Listen, U2, I know you and Apple mean well. For a lot of people, a brand new U2 album available for free, right there in your iTunes music folder, without even having to click through a bunch of buttons or whatever is really, really, super nice and generous. I mean, a whole album for free? Of music? Isn’t free music the kind of thing dead grandmothers get sued over? Didn’t that music cost a ton of money to make? Or are U2 and Apple just over money now—are you guys just maxed out on Maseratis? Are you sure we’re allowed to just, you know, take it?
Thanks, but I’ll pass. What’s this album called, anyway? Songs of Innocence? Surely one of you snickered a little during the Album Titling Meeting—was it the Edge? I bet he laughed a little. The title sounds as if you all got together and watched Get Him to the Greek at Larry’s house and decided to make an actual Aldous Snow album—or wait, did you make it with Don Henley? If you made it with Don Henley, I guess that makes me want to listen to it a little. He might have a nasty reputation for being a cruel dude but at least he’s not shoving some shitty, unwanted album into my hard drive.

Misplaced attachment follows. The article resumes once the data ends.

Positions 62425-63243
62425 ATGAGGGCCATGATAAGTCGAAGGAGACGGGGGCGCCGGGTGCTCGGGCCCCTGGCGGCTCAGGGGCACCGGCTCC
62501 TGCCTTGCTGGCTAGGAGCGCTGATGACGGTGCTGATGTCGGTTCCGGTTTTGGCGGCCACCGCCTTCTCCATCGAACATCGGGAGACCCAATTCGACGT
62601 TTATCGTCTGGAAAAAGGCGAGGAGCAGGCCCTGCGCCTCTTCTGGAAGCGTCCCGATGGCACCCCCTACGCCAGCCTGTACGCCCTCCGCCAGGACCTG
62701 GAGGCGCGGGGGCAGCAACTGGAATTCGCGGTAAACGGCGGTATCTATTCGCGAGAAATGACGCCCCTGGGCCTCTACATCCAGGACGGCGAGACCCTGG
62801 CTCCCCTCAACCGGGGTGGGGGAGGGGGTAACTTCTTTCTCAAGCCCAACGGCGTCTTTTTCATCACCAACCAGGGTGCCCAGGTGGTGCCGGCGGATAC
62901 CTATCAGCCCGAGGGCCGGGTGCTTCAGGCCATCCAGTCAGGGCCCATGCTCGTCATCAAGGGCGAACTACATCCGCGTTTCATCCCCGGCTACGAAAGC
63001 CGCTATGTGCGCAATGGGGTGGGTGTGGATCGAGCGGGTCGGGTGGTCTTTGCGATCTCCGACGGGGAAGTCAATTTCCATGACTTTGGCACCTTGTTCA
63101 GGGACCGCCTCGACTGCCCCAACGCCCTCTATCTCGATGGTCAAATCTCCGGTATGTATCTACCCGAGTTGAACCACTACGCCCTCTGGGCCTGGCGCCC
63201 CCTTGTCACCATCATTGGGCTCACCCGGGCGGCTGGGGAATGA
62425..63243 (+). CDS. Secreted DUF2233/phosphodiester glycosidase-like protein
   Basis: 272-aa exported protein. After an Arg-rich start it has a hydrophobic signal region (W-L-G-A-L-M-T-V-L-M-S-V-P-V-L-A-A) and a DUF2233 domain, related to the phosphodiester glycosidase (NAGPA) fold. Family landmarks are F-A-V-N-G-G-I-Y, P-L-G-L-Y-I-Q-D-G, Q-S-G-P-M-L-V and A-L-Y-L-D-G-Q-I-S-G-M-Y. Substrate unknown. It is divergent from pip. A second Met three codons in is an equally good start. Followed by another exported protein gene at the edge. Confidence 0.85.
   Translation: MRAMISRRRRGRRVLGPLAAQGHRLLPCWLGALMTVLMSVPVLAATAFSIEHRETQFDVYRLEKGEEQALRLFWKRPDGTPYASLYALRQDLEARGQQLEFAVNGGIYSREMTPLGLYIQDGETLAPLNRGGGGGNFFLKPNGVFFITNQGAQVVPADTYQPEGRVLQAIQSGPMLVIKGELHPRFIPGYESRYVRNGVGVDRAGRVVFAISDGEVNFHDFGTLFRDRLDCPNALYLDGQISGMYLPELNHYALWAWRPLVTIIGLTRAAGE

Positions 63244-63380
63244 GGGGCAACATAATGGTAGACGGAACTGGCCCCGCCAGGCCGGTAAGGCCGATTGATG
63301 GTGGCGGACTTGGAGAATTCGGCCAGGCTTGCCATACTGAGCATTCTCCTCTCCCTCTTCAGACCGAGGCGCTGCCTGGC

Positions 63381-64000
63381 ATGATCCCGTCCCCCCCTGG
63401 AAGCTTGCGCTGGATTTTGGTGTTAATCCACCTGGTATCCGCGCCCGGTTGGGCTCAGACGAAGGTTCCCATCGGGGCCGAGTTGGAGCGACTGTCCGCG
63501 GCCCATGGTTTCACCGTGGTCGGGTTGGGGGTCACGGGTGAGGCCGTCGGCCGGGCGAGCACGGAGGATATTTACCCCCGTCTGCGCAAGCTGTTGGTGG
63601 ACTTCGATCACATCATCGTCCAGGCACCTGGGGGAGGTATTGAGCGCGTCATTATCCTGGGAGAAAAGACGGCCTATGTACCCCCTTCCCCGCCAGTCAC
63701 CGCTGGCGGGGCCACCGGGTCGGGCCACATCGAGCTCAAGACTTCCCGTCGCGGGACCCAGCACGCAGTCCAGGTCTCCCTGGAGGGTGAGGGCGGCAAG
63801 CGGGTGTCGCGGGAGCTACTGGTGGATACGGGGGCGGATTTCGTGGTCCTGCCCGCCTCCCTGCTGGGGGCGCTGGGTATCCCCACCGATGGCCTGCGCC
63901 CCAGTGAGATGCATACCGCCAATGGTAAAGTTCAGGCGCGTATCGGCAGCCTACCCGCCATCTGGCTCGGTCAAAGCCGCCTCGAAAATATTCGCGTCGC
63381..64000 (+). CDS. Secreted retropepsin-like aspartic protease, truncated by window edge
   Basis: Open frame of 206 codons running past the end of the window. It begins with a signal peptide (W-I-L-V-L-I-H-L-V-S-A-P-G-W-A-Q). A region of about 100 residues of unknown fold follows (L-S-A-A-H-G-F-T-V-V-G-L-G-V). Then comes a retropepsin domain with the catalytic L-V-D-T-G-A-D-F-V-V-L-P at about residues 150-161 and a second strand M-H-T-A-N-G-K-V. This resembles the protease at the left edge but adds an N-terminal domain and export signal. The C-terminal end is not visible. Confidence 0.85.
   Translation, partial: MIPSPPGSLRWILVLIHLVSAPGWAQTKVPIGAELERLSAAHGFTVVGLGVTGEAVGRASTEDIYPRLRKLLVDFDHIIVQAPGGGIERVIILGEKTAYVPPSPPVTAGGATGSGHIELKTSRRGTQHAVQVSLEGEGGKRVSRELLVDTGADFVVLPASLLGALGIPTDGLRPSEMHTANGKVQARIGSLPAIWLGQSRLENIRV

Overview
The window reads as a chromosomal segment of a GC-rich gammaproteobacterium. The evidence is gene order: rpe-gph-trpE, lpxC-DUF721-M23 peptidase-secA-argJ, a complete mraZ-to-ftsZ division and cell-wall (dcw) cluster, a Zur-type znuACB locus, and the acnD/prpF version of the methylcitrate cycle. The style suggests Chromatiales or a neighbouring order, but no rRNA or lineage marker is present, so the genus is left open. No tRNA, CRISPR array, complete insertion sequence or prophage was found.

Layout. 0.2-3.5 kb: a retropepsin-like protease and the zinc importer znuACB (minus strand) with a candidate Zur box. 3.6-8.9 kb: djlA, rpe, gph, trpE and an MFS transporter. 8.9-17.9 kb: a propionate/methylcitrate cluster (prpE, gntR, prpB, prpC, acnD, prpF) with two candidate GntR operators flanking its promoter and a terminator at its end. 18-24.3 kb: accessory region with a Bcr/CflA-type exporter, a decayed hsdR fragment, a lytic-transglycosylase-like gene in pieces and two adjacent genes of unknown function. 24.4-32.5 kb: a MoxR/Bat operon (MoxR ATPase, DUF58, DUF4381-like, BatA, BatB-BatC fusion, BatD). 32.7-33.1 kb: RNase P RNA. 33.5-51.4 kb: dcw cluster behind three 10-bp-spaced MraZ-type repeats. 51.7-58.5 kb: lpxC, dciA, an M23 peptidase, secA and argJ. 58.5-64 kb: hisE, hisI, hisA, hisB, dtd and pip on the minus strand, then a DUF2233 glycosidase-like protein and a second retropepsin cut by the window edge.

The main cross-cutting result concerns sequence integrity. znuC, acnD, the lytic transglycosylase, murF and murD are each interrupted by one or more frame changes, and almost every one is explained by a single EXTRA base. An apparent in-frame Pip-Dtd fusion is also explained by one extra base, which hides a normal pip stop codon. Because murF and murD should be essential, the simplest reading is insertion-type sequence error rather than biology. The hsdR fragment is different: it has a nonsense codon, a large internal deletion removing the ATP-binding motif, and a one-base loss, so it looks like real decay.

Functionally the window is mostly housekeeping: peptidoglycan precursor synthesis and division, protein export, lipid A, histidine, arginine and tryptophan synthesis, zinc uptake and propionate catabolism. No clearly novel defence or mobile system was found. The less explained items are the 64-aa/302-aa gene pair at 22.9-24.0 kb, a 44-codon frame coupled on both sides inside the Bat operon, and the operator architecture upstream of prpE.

That you recorded a new album and can afford to give it away for free is fine—legions of independent musicians with nothing but GarageBand and a Soundcloud page do this all day long, and when Beyonce put out her “surprise” record last year, I thought it was cool because her secrecy was a reaction to the dull, hollow nature and manufactured anticipation of new-album hype. I think it’s great that a few artists (like you, I’ll concede) apparently want to reinvigorate their fans’ enthusiasm for new material, but you didn’t even ask if I wanted it.
I’m not a fan of your band, guys, but now I have one of your albums anyway. It’s like Guy Fieri showing up at a restaurant and quietly setting a chili dog onto everyone’s plate, because who doesn’t love free chili dogs? I know it sounds incredible, but there are many, many people who’d be super pissed to have a pungent, sloppy, gooey, tube-shaped conference of scrap meat suddenly appear next to their kale sandwich. My ears are like those people, guys, and I take offense at not being able to opt out.
[Update: Apple has responded to the deluge of criticism from iTunes users with a dedicated website that helps customers delete U2’s album from their accounts.]